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Wooden palace in Kolomenskoe.
18th century picture.
Wooden palace in Kolomenskoe.
18th century picture.
Kolomenskoye ( ) is a former royal estate situated several miles to the south-east of Moscowmarker downtown, on the ancient road leading to the town of Kolomnamarker (hence the name). The scenic area which overlooks the steep banks of the Moskva River became a part of Moscow in the 1960s.

The White Column of Kolomenskoye

Kolomenskoye village was first mentioned in the testament of Ivan Kalita (1339). As the time went by, the village was developed as a favourite country estate of grand princes of Muscovy. The earliest extant structure is the exceptional Ascension church (1532), built in white stone to commemorate the long-awaited birth of an heir to the throne, the future Ivan the Terrible. Being the first stone church of tent-like variety, the uncanonical "White Column" (as it is sometimes referred to) marked a stunning rupture with the Byzantine tradition. [51052]

The church stands up toward the sky from a low cross-shaped podklet (ground floor), then follows a prolonged chetverik (octagonal body) of the church, and then an octagonal tent, crowned by a tiny dome. The narrow pilasters on the sides of the chetverik, the arrow-shaped window frames, the three tiers of the kokoshniks and the quiet rhythm of stair arcades and open galleries underline the dynamic tendency of this masterpiece of the Russian architecture. The whole vertical composition is believed to have been borrowed from hipped roof-style wooden churches of the Russian North. Recognizing its outstanding value for humanity, UNESCOmarker decided to inscribe the church on the World Heritage List in 1994.

The great palace and other structures

On the other side of the ravine from Kolomenskoye may be seen the five-tented , tentatively dated to 1547. Actually, the church's origin is enshrouded in mystery. Some say the masters were Italians, others assign it to Postnik Yakovlev, reputedly the author of Saint Basil's Cathedralmarker on the Red Squaremarker. Whatever the truth may be, it is clear that the church represents a transitional stage between the Ascension church, described above, and the famous 8-tented cathedral on the Red Squaremarker.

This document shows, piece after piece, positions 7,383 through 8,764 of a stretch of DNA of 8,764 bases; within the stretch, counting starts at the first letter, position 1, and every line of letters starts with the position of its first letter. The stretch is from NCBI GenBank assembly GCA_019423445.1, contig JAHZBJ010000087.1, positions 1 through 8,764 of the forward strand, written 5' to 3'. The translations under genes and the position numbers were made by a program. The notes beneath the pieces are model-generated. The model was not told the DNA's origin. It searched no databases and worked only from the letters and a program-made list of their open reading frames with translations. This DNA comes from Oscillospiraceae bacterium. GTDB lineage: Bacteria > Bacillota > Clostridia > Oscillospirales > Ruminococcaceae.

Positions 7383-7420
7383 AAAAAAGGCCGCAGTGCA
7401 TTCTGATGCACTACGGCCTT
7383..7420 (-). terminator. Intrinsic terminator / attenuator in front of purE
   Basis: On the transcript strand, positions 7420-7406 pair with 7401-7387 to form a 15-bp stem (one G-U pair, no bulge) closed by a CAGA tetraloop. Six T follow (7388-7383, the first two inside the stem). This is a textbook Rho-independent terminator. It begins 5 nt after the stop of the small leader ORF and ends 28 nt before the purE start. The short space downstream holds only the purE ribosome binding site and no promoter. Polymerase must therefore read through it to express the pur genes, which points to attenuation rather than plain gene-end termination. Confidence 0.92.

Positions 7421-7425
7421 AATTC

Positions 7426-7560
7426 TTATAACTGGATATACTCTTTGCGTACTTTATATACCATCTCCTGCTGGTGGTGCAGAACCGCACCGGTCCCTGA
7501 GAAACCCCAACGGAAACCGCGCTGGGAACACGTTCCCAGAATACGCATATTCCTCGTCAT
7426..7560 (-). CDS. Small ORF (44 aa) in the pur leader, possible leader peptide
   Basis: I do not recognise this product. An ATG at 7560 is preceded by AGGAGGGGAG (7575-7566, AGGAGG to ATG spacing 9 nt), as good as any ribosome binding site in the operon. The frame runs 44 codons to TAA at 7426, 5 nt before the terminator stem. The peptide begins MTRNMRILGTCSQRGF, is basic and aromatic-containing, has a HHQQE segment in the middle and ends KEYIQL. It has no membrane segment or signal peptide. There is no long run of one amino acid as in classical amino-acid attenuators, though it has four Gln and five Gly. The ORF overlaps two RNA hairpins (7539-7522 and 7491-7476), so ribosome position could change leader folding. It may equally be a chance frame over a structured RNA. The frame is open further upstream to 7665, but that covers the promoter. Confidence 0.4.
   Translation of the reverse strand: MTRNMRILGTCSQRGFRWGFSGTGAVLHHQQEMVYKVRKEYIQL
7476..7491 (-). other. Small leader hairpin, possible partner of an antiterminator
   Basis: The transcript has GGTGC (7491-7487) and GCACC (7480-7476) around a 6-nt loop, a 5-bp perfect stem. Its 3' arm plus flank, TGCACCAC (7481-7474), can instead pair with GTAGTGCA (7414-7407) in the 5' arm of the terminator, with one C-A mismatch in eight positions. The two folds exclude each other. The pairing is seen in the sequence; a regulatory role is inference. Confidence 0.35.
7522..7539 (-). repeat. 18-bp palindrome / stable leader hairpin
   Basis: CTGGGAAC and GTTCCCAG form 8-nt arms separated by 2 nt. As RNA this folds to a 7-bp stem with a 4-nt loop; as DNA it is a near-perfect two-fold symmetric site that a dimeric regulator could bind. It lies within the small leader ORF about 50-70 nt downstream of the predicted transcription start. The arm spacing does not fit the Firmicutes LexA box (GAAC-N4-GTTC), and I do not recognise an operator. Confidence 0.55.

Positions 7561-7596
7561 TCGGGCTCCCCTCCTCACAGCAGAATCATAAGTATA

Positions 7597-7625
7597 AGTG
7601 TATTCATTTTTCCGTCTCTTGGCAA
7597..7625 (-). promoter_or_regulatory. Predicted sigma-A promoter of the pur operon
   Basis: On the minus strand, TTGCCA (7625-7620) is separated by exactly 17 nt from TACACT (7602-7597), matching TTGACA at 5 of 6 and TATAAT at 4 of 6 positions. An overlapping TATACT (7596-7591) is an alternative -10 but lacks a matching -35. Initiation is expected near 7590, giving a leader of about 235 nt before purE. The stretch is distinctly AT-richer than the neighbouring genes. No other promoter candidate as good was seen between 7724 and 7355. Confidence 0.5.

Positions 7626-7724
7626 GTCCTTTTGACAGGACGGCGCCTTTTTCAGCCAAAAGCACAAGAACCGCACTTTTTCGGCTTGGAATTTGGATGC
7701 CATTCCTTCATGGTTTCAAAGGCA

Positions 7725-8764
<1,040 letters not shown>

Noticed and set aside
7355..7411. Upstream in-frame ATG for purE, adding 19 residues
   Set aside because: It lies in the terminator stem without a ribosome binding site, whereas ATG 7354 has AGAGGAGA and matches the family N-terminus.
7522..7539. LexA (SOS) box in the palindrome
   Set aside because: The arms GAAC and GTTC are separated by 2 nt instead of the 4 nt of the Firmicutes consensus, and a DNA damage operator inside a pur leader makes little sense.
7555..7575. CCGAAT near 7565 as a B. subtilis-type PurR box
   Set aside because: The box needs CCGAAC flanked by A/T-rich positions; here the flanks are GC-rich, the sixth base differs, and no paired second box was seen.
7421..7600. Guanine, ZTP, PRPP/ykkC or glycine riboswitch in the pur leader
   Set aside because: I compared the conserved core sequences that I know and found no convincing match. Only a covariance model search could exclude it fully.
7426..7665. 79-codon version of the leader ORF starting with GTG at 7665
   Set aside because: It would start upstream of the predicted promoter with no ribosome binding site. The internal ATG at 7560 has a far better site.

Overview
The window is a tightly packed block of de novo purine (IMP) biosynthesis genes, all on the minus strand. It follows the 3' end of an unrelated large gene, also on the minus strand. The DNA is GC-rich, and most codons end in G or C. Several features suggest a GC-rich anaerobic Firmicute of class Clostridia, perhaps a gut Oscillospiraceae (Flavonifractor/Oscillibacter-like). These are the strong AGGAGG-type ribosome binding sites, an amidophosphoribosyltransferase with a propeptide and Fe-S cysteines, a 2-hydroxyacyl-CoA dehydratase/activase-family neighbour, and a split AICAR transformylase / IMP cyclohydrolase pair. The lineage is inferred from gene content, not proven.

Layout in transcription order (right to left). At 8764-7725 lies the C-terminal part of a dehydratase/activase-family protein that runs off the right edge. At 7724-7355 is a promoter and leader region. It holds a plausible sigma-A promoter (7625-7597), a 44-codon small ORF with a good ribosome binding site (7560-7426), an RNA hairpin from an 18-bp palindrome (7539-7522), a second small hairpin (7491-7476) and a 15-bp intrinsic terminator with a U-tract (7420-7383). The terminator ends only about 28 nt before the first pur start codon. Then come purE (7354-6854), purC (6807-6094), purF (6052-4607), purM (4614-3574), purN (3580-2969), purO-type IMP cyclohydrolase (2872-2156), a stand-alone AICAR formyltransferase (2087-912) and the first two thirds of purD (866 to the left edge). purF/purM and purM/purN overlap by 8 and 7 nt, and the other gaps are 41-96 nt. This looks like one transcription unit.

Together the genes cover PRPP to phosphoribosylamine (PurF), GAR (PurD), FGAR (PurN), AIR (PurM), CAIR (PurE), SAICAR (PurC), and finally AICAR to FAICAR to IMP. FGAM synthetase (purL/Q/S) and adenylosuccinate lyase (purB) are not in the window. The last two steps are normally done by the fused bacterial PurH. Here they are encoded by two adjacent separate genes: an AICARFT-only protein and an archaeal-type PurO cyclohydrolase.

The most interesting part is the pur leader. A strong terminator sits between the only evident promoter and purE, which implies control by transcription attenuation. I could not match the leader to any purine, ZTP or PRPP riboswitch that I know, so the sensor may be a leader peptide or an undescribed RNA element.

Tsar Alexis I of Russia had all the previous wooden structures in Kolomenskoye demolished and replaced them with a new great wooden palace, famed for its fanciful, fairy-tale roofs. The foreigners referred to this huge maze of intricate corridors and 250 rooms, built without using saws, nails, or hooks, as 'an eighth wonder of the world'. The future Empress Elizabeth Petrovna was born in the palace in 1709. Upon departure of the court for St Petersburgmarker, the palace got dilapidated, so that Catherine II refused to make it her Moscow residence. On her orders the palace was demolished in 1768. Fortunately a wooden model of the palace survives, and the Moscow Government has begun its full-scale reconstruction.

Remaining vestiges of the palace complex include the five-domed Kazanskaya church (1662), of rather conventional architecture, and the of the former palace.

Aerial view of Kolomenskoye
During the Soviet years, old wooden buildings were transported to Kolomenskoye from the Far North (the barbican church of the Nikolo-Korelsky Monasterymarker), Siberiamarker (the Bratskmarker Stockade Tower), and other areas (loghouses, windmills, a Dvina stone, etc). Some of these structures date back to the 17th century.

Image:Kolomen01.jpg|Ascension Church (1535). SummerImage:Kolomenskoe Spassky Gate Entrance.hires.jpg|Stone gates (17th-century)Image:Church of Our Lady of Kazan, Kolomenskoe, Moscow.jpg|Church of Our Lady of Kazan (1660s).Image:Kolomen02.jpg|Church of Our Lady of KazanImage:Kolomen04.jpg|Wooden gateway tower of Nikolo-Karelsky Monastery (17th century)Image:Colonel palace in Kolomenskoe Moscow 1.jpg|Colonel palaceImage:Colonel palace in Kolomenskoe Moscow 2.jpg|Colonel palaceImage:George bell tower. Kolomenskoe, Moscow.jpg|George bell tower

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